Will Mueller Charge Trump? Hope Hicks Interview Means Probe 'Very Far Along,' Lawyers Say

Hope Hicks, White House director of strategic communications, listens while meeting with female small-business owners, along with President Donald Trump (not pictured), in the White House on March 27. Getty Images/Andrew Harrer

Special counsel Robert Mueller is due to interview White House communications director Hope Hicks soon, an indication that the Trump-Russia investigation may be "very far along," according to senior law professionals.

Perhaps more than anyone affiliated with both the Trump campaign and his subsequent administration, Hicks has served as a key witness to many of President Donald Trump's fiascos and controversies—especially when it comes to the allegations of campaign collusion with Russia to defeat Hillary Clinton.

Hicks's interview with Mueller's team this month could therefore be especially worrisome to the Trump administration.

"Any time you can get someone who is the right-hand person or who's been around the primary target of an investigation, under oath, answering detailed questions, [that] means you've progressed very far along in the investigation," former Clinton administration lawyer Adam Goldberg told Politico in a story published Thursday morning.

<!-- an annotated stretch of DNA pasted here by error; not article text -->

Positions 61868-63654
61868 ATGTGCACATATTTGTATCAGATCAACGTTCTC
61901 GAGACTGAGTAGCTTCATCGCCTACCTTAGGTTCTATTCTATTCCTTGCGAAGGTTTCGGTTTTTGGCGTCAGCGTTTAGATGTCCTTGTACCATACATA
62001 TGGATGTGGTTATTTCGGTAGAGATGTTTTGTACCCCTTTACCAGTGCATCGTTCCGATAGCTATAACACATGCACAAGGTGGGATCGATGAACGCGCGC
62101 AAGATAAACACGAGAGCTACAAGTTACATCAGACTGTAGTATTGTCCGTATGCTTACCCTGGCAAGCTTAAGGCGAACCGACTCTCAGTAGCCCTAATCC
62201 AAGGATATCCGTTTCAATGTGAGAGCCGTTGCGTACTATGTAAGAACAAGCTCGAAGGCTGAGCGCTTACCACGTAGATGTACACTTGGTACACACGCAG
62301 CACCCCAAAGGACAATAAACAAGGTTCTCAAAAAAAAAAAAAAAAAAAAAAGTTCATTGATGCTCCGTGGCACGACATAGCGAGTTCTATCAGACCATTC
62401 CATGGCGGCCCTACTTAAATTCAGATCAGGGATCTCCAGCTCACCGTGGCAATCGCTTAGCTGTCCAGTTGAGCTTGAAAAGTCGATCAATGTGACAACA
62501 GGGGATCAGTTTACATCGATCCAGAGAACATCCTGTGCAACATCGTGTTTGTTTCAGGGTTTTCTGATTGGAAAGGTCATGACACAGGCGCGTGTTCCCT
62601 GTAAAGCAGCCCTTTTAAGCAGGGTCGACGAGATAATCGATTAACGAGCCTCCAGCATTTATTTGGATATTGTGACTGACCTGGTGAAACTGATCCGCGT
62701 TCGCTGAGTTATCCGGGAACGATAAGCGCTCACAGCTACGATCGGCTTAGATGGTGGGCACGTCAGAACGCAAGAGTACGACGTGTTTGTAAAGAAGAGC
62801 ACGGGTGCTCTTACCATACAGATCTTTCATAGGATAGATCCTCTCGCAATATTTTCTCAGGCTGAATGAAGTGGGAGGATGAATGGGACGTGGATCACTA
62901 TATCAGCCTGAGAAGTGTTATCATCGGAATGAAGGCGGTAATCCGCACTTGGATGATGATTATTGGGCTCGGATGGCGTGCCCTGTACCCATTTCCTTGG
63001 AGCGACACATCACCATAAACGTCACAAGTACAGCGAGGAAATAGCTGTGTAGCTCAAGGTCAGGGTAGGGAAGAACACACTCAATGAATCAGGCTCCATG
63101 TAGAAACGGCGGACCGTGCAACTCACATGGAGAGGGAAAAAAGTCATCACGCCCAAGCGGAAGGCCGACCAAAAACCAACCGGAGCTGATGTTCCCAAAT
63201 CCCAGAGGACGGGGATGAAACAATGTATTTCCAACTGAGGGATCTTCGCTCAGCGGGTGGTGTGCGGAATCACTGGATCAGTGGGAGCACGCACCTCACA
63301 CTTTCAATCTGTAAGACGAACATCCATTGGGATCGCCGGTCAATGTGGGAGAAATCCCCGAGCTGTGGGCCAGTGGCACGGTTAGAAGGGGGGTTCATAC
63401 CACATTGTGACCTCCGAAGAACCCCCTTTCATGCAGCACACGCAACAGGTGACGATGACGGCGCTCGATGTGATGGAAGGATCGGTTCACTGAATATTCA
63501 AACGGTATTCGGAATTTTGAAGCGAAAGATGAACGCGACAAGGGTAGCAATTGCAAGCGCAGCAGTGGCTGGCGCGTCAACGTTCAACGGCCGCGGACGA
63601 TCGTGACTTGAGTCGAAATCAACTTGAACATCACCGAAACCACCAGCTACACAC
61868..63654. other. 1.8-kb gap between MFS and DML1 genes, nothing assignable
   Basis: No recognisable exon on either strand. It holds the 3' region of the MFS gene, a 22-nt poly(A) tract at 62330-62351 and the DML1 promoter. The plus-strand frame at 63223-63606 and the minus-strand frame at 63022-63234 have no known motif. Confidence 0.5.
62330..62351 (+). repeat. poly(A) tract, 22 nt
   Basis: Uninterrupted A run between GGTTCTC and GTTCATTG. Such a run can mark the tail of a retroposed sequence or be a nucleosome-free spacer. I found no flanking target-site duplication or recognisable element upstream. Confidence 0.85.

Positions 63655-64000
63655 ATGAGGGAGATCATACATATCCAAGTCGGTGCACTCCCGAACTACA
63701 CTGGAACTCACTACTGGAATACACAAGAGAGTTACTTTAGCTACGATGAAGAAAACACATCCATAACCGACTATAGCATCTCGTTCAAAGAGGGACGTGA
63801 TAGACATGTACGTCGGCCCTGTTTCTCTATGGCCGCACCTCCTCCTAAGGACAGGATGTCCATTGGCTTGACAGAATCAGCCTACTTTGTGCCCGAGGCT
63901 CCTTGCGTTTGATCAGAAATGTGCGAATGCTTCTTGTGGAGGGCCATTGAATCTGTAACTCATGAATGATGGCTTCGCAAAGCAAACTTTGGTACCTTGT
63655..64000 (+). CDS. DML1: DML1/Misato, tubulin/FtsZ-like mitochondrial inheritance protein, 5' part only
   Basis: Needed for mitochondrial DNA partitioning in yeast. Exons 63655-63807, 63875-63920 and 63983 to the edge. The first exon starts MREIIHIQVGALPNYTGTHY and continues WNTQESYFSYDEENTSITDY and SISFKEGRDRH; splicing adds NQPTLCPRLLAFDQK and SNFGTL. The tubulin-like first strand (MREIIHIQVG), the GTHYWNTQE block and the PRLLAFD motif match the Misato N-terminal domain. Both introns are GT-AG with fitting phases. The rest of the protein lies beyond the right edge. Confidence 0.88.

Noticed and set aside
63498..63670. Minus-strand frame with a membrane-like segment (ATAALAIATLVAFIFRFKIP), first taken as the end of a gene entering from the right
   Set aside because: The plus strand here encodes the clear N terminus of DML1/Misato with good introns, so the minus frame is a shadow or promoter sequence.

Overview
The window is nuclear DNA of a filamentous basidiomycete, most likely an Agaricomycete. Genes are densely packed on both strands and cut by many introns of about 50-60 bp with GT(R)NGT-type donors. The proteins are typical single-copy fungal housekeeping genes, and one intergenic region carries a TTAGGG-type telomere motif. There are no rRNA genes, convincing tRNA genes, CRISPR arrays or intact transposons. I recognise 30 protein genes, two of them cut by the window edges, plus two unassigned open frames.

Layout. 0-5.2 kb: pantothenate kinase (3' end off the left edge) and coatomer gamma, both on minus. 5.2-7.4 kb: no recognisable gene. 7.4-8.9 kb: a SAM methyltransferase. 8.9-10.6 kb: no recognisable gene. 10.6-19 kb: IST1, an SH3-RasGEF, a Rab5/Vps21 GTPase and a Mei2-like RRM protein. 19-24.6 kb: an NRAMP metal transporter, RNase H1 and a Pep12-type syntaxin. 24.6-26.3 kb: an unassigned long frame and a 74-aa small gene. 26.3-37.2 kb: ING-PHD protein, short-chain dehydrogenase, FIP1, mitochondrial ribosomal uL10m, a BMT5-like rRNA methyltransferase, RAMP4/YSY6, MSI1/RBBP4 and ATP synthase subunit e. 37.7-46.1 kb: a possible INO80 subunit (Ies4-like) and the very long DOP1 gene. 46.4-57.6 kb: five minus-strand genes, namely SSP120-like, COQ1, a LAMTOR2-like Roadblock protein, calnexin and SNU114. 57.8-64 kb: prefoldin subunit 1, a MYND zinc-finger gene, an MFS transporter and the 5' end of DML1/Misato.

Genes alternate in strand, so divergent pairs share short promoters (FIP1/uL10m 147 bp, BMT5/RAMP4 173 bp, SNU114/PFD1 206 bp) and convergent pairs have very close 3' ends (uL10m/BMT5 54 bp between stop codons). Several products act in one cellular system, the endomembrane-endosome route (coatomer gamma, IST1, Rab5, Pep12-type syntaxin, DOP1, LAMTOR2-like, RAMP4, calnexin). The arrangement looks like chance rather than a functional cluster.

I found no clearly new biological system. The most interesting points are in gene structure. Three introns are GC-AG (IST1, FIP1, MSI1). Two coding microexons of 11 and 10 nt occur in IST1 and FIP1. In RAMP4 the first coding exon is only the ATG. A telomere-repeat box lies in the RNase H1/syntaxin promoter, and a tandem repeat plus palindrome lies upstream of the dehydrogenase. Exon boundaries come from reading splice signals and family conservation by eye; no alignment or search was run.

In addition to Hicks, White House senior policy adviser and top campaign official Stephen Miller was interviewed earlier this month. Similarly, former chief of staff Reince Priebus and former press secretary Sean Spicer have also met with Mueller's team, while White House counsel Don McGahn could be tapped for an interview.

But Hicks, who first began working for Ivanka Trump in 2012 and was later recruited by Donald Trump in 2014, previously worked with former campaign officials caught in lies about contacts with Russians last year.

Ex-campaign foreign policy adviser Carter Page told the House Intelligence Committee he notified Hicks, as well as former campaign manager Corey Lewandowski and adviser J.D. Gordon, about an invitation to visit Moscow. Page later said he did not meet any Russian officials but did sit down with the Russian deputy prime minister.

Hicks also worked under ex-campaign manager Paul Manafort, whom Mueller recently served with a 12-count indictment for charges that include laundering roughly $75 million through offshore accounts. Manafort reportedly told Hicks in April 2016 to ignore questions about his links to a Russian oligarch close to President Vladimir Putin.

Hicks was present at other moments that have proved to be significant in the ongoing Trump-Russia investigation. She was reportedly in the Oval Office when Trump spoke about a letter he and Miller wrote to justify former FBI Director James Comey's firing.

The Daily Beast reported that Mueller considers it of "critical" importance how the Trump administration initially reacted to a report of Donald Trump Jr.'s meeting with a Russian lawyer, who claimed to have damning research on Clinton.

The Washington Post reported that the president dictated Trump Jr.'s first statement on the story while returning on Air Force One from the Group of 20 summit in Germany in July. Hicks was on the plane at the time, alongside other aides.